Temperature-based development models have been used in pest management for many years to predict emergence and other life history events of insect pests. Blueberry gall midge, Dasineura oxycoccana (Johnson), is an early-season pest of rabbiteye blueberries, Vaccinium virgatum Aiton, in Florida. The ability to predict emergence of adults at the beginning of the season would improve monitoring and control activities. Blueberry gall midge larvae were collected from an organic blueberry farm in Gainesville, FL from Jan through Mar in 2008 and 2009. Late third instars were reared to adults in either 5-mL vials or 947-mL cups with soil substrate. The duration of the pupal stage was determined under 6 constant temperatures: 10, 15, 20, 25, 30, and 35°C. More midges survived to adult emergence in the 5-mL vials than the large cups. The developmental threshold was estimated with linear and nonlinear regression models. Both models fit the data well, but the nonlinear model was limited due to the few data points at the extreme high and low temperatures. Based upon the linear model and data from the 5-mL vials, the developmental threshold for pupation was estimated as 9.8°C and the thermal constant as 134 degree-days. These experiments provide useful information on the biology of blueberry gall midge, but estimates of the thermal requirements for the other life stages will be needed before it will be possible to forecast blueberry gall midge infestations.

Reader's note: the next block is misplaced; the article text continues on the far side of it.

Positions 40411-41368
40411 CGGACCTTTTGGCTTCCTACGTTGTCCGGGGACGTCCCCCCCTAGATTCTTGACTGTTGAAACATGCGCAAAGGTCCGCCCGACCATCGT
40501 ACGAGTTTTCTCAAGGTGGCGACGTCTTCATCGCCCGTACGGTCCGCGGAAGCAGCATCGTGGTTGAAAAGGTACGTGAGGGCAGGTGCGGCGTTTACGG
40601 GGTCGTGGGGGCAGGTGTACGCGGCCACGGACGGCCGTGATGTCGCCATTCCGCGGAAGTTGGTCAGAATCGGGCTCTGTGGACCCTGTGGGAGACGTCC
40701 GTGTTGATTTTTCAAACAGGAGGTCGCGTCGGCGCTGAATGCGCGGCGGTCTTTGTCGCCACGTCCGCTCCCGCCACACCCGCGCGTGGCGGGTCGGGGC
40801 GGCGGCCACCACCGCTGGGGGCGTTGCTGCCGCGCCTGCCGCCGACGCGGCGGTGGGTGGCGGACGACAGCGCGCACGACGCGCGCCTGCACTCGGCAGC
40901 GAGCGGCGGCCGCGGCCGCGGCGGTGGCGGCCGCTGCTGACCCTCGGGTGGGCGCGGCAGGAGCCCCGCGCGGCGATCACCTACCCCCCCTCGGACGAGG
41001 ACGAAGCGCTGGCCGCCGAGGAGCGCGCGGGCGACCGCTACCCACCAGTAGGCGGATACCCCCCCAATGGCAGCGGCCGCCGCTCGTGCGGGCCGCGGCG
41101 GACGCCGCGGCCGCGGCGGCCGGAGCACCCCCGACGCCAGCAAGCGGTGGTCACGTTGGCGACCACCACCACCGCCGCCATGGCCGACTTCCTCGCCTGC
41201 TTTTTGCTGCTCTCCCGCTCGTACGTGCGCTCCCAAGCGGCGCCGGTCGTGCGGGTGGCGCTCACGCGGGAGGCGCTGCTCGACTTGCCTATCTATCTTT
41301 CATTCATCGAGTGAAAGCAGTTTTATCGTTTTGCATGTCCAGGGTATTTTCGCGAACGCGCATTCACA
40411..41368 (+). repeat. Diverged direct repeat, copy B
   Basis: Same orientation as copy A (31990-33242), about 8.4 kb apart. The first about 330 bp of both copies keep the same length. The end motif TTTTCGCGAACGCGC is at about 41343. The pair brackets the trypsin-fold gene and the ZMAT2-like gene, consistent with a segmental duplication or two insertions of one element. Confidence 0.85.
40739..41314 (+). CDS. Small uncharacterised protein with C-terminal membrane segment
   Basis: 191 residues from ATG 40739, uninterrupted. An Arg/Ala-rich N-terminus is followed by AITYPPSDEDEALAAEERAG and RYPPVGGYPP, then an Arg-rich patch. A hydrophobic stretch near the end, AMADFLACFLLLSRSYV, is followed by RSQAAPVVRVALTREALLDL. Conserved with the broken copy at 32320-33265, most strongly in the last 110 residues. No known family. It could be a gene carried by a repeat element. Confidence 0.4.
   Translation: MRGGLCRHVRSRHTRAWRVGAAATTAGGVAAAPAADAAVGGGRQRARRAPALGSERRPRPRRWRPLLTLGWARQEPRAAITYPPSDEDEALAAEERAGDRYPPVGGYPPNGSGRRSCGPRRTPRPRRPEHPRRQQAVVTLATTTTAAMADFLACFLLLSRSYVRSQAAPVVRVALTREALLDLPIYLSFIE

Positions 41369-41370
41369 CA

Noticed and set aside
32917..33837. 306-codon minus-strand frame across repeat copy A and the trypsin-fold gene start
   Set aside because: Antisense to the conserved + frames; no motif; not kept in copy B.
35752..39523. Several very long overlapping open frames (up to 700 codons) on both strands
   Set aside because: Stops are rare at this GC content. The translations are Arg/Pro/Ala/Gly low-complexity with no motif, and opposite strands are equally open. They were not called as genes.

Environmental factors, such as temperature and humidity, influence rate responses of development. The effect of temperature on development rate is a key component of insect population dynamics and can be used to develop forecasting models for predicting insect activity (Diaz et al. 2007). Forecasting models can indicate the appropriate time to start monitoring and implement control measures, significantly improving pest management programs (Diaz et al. 2007). Temperature development models have been calculated for many important insect pests, such as the Hessian fly Mayetiola destructor (Say), fall armyworm Spodoptera frugiperda (Smith), and codling moth Cydia pomonella (L.) (Foster & Taylor 1975; Barfield et al. 1978; Rock & Shaffer 1983).
Blueberry gall midge, Dasineura oxycoccana (Johnson), is an early-season pest of blueberries, Vaccinium spp. In north-central Florida, it emerges as early as Jan and can cause serious damage to developing blueberry flower buds (Dernisky et al. 2005). Rabbiteye blueberries, V. virgatum Aiton, are more susceptible to flower bud damage than southern highbush blueberries, V. corymbosum L. × V. darrowi Camp (Dernisky et al. 2005). In Florida, there are several overlapping generations of blueberry gall midge each year (Sarzynski & Liburd 2003). Monitoring blueberry gall midge is challenging because, like many other gall midge species, adults are short lived (2–3 d) and larvae are hidden within plant tissues (Gagné 1989). Sarzynski & Liburd (2003) developed a method for sampling blueberry gall midge larvae in flower buds. Unfortunately, by the time larvae can be detected, damage is already being done. Furthermore, eggs and larvae within blueberry buds are sheltered from foliar insecticides (Lyrene & Payne 1995). The most vulnerable stages of blueberry gall midge are mature larvae that leave blueberry buds to pupate in the soil and adults after emerging from the soil. A temperature-based development model could predict the onset of these events and tell us when to begin monitoring or implement control strategies. In addition, we could estimate the number of generations of blueberry gall midge possible in a given season.